* On May 4, soldiers near Nelliady near Jaffna town fired rocket-propelled grenades at two three-wheeler vehicles, killing seven young people. The army claimed that the youth were LTTE members who had just attacked their camp. In a letter to foreign embassies in Colombo, however, the TNA gave details of the victims and explained that they had been travelling to a party at a friend’s house when the army camp was attacked. The TNA accused the army of arbitrary retaliation against innocent civilians.

* On May 6 at Manthuvil East on the Jaffna peninsula, eight youth disappeared while working at a Hindu temple. Locals blamed soldiers stationed at a brigade headquarters at Varani, three kilometres from the temple. Sri Lanka Human Rights Commission officials, who visited the area on May 9, found bloodstains, some clothes and four empty cartridges. The army has denied any involvement. No bodies have been found.

Concerned at the angry reaction to the disappearances, the defence ministry imposed an extensive curfew on Jaffna for May 8 and closed the main north-south A9 road linking Vavuniya to Jaffna through government- and LTTE-controlled areas. Despite these measures, protests took place on the Jaffna peninsula on May 9, shutting shops, schools and government offices and halting transport. Hundreds of people demonstrated near the Varani camp.

The demonstrations were not the first. On May 4, students, shopkeepers and workers joined a general shutdown in protest over an attack on the offices of the pro-LTTE newspaper Uthayan on May 1 that resulted in the death of two employees. The gunmen were widely believed to belong to a pro-government paramilitary group.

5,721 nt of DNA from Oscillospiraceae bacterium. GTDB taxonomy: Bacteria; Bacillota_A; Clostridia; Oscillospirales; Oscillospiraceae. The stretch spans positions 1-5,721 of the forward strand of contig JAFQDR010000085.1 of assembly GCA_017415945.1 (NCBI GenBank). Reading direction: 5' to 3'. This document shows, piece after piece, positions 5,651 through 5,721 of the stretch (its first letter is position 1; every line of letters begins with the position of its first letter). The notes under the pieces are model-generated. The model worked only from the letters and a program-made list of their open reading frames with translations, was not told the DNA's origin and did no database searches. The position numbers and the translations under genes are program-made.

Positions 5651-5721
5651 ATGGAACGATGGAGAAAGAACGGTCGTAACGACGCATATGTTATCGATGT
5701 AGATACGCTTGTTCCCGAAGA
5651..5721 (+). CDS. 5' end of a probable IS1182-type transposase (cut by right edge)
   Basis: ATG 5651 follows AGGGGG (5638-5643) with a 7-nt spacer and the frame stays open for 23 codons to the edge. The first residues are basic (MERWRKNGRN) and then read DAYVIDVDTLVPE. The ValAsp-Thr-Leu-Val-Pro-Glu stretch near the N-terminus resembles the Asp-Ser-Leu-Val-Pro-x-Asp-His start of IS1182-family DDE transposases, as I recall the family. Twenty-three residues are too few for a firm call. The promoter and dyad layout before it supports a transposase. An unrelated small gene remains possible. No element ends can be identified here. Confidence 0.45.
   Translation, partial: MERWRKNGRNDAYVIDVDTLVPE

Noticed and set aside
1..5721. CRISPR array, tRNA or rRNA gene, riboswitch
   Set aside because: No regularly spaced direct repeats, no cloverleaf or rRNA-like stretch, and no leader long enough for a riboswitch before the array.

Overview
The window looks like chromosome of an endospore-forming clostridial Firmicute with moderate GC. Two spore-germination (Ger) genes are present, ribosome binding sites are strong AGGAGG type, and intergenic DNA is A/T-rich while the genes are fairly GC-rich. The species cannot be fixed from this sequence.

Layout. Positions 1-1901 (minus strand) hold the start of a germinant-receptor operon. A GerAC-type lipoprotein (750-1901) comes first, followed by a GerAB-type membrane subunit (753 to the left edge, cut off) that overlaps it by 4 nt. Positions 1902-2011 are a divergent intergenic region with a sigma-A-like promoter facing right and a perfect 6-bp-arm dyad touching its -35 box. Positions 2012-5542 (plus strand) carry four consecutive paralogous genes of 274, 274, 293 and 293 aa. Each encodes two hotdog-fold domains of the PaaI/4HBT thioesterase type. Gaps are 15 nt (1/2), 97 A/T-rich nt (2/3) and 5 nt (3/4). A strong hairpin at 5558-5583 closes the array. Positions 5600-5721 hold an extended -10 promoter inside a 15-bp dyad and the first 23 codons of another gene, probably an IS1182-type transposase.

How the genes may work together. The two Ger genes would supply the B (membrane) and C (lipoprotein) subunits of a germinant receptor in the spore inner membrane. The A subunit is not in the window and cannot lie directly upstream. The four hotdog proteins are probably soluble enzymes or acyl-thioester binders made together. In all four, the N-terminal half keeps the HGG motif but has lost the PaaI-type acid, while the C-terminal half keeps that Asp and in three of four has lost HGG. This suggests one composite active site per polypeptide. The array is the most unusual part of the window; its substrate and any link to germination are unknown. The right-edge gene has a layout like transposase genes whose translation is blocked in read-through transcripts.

There is widespread hostility and anger among the Tamil minority over the repressive activities of the security forces. The deaths and disappearances are just the tip of the iceberg. Police and soldiers routinely harass, intimidate and abuse the Tamil population. Hundreds have been rounded up in recent weeks in the military’s cordon and search operations and held for questioning as “LTTE suspects”.

People on the islet of Karainagar near Jaffna told the WSWS they were under virtual siege. The navy, which has a major base on the island, has imposed tight controls. On May 4, the navy ordered local fishermen not to go to sea and seized their fishing nets and boats. Ten people were beaten with sticks when they protested. When one woman asked how they were going to feed themselves, she was contemptuously told to “write to [LTTE leader] Prabhakaran”. About 150 families have been severely affected by the loss of any earnings.

The activities of the security forces are so brazen that Ananda Sangaree, a pro-government MP from Jaffna, was compelled to write to the police last week to appeal for the release of his driver. Sangaree told the WSWS that on February 12 his driver had gone searching for his children after hearing gunshots and was detained. He is still in custody.

The government’s attitude to the latest round of killings was highlighted by the comments of President Rajapakse in last weekend’s Sunday Times, excusing the activities of the security forces. “I know there have been allegations of violations by the armed forces and the police,” he said. “But they are relatively less.... Can any of these be compared with the attempt on the life of the Commander of the Sri Lankan Army.” Lieutenant General Sarath Fonseka was nearly killed in the April 25 suicide bombing at army headquarters.

What Rajapakse is condoning are the preparations for war. The mounting violence by the military and associated militias is calculated to provoke the LTTE, undermine the all but defunct 2002 ceasefire agreement and cut across any effort to revive peace talks.